Three Charts Show Why the Swiss Love Negative Rates

  • SNB has a twin policy of negative rates, intervention threats
  • Jordan has cut deposit rate to a record-low minus 0.75%

Not everyone’s a fan, but Thomas Jordan has little choice when it comes to negative interest rates.

Since his principal headache is the exchange rate, they’re the best available tool -- along with currency interventions -- for the Swiss National Bank president. With little government debt and no credit crunch, measures such as targeted lending operations or purchases of sovereign bonds, used by both the Bank of England and the European Central Bank to spur credit and inflation, aren’t on the table.

“The difference between the BOE and the SNB -- it’s striking,” said Alexander Koch, an economist at Raiffeisen Schweiz in Zurich. “The SNB needs the negative rate to maintain the interest-rate differential with the rest of the world and make the franc less attractive as an investment, rather than to boost domestic credit conditions.”

Jordan has never wavered in his defense of the SNB’s tactics -- and even keeps a constant threat of more easing. As policy makers, economists and academics debate the merits of sub-zero rates, a topic that may feature when central bankers gather at the annual Jackson Hole symposium this week, these graphs show why the Swiss went down that road.

The SNB has been battling weak inflation for several years, and cut its deposit rate to a record-low minus 0.75 percent in early 2015 to reduce the appeal of the franc when it gave up its minimum exchange rate. Prices plunged last year at the fastest rate since 1950. But there’s light ahead: the SNB forecasts inflation of 0.3 percent in 2017 -- the first annual advance since 2011.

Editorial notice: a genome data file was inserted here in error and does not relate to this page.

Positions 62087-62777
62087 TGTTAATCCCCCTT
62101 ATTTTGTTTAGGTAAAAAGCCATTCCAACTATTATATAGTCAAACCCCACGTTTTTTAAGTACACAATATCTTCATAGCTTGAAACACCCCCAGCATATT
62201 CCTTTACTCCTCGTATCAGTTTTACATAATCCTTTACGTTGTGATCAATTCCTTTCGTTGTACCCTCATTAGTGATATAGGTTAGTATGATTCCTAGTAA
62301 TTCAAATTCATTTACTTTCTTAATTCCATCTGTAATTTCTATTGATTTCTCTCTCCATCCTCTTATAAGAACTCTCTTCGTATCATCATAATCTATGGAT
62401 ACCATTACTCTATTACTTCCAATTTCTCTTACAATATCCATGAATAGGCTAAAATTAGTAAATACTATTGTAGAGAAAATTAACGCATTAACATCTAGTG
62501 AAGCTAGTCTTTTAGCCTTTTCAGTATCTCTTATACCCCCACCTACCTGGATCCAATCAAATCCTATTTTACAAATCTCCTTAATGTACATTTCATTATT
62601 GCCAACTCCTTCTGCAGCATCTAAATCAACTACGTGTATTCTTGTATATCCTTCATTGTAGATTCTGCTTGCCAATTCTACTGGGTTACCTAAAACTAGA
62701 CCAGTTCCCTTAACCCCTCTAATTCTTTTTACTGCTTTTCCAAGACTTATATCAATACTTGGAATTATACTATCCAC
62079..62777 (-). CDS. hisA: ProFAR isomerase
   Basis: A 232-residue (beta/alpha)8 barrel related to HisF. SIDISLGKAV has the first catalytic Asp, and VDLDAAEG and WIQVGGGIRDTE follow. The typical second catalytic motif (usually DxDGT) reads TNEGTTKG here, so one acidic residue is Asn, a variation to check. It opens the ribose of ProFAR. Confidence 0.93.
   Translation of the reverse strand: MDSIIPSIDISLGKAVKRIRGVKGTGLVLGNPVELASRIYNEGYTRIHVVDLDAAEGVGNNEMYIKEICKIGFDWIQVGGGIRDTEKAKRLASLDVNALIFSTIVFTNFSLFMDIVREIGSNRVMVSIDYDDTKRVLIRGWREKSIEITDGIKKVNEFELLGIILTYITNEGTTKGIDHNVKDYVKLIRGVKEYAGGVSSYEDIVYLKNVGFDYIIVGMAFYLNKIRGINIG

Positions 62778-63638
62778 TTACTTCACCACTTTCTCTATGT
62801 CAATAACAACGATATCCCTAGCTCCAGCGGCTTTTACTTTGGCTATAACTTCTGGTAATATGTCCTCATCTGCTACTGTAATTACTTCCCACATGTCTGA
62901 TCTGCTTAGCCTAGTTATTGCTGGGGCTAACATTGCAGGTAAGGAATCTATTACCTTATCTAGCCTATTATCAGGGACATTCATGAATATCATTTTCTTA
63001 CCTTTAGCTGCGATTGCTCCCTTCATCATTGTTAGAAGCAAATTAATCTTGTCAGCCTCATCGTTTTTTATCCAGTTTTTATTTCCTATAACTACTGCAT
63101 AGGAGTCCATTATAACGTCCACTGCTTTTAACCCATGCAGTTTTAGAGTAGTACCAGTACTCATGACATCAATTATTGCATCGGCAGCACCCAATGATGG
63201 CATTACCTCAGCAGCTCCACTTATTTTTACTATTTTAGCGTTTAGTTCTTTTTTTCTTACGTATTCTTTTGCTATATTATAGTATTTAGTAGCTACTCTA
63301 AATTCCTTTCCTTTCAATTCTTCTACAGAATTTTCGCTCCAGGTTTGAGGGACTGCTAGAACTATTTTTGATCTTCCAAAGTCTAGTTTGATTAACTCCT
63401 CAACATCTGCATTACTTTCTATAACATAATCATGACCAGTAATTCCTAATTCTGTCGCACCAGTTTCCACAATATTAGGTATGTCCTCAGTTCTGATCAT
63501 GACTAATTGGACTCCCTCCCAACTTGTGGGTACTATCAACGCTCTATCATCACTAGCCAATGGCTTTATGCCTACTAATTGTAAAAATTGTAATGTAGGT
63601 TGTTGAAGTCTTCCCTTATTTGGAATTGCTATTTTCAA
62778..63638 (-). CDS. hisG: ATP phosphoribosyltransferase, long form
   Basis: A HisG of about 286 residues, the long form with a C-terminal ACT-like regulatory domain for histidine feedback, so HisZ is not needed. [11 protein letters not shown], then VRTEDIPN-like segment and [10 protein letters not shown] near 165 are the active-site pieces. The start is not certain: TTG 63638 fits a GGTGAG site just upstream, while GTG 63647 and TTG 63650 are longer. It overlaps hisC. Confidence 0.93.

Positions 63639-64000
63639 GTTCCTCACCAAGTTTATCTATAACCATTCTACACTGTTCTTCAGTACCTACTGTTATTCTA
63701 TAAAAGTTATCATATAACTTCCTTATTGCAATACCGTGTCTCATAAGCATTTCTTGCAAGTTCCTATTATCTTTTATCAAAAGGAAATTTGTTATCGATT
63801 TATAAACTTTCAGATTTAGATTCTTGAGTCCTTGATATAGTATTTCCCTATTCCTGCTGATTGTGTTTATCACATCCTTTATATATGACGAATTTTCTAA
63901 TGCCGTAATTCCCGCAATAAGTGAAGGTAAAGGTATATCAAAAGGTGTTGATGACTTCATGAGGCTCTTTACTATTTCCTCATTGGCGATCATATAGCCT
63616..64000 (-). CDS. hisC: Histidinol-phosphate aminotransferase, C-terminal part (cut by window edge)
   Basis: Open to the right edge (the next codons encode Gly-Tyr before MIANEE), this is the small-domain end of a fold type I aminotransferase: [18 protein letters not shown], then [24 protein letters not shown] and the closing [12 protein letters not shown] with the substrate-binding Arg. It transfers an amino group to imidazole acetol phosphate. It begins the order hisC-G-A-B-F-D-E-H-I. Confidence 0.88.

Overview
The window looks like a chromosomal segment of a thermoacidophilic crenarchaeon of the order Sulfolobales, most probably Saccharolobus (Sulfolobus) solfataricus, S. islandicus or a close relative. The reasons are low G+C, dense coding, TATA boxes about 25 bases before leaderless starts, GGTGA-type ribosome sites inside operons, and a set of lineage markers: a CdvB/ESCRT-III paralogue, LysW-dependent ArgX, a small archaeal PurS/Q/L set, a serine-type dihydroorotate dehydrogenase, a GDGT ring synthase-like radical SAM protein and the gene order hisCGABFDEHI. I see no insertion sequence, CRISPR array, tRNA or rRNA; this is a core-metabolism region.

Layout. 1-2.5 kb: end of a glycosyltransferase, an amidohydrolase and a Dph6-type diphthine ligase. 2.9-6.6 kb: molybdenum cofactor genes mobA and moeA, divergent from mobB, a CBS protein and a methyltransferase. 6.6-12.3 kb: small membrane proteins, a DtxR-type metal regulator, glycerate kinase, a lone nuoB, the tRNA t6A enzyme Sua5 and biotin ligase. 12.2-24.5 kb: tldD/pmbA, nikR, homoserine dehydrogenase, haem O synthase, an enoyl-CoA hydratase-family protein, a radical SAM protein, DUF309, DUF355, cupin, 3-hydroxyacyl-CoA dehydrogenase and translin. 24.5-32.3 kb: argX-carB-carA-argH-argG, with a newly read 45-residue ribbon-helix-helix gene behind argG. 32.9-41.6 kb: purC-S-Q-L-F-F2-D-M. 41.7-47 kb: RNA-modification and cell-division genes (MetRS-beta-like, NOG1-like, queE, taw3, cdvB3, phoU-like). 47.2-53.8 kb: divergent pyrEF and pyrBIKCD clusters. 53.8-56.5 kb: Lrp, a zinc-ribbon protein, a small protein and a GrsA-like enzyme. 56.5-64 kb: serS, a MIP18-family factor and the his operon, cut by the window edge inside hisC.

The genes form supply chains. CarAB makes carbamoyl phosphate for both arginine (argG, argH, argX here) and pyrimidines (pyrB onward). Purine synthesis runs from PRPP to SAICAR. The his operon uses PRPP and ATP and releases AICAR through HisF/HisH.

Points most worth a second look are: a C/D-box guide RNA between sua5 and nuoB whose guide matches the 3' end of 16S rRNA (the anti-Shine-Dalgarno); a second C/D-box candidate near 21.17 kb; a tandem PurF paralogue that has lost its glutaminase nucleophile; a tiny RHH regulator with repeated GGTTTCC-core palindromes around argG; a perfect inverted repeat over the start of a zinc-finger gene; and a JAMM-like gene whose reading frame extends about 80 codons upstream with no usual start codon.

Unlike its counterparts in the euro area or the U.K., the SNB isn’t buying government bonds. One reason, as noted by the central bank in 2009, is that the amount of state debt is “relatively small.” 

The Swiss bond market amounts to 67.1 billion francs, according to the Bloomberg Switzerland Sovereign Bond Index, while the SNB’s foreign-currency portfolio is roughly nine times as big. It stood at 609 billion francs in June. Another reason against bond purchases is that buying franc-denominated assets wouldn’t directly target the exchange rate.

Lending to companies hasn’t suffered in Switzerland. That’s a different state of affairs than in the euro area, where the ECB began operations in 2014 to stimulate bank lending to companies and households. The BOE, meanwhile, has had a program known as “Funding for Lending” in place since 2012. In fact, the SNB’s introduction of negative rates last year had the side effect of stabilizing the real estate market, which officials had warned was at risk of overheating.

In Switzerland, the negative rate has actually led to higher mortgage costs, Koch said. That “helps cool that market.”

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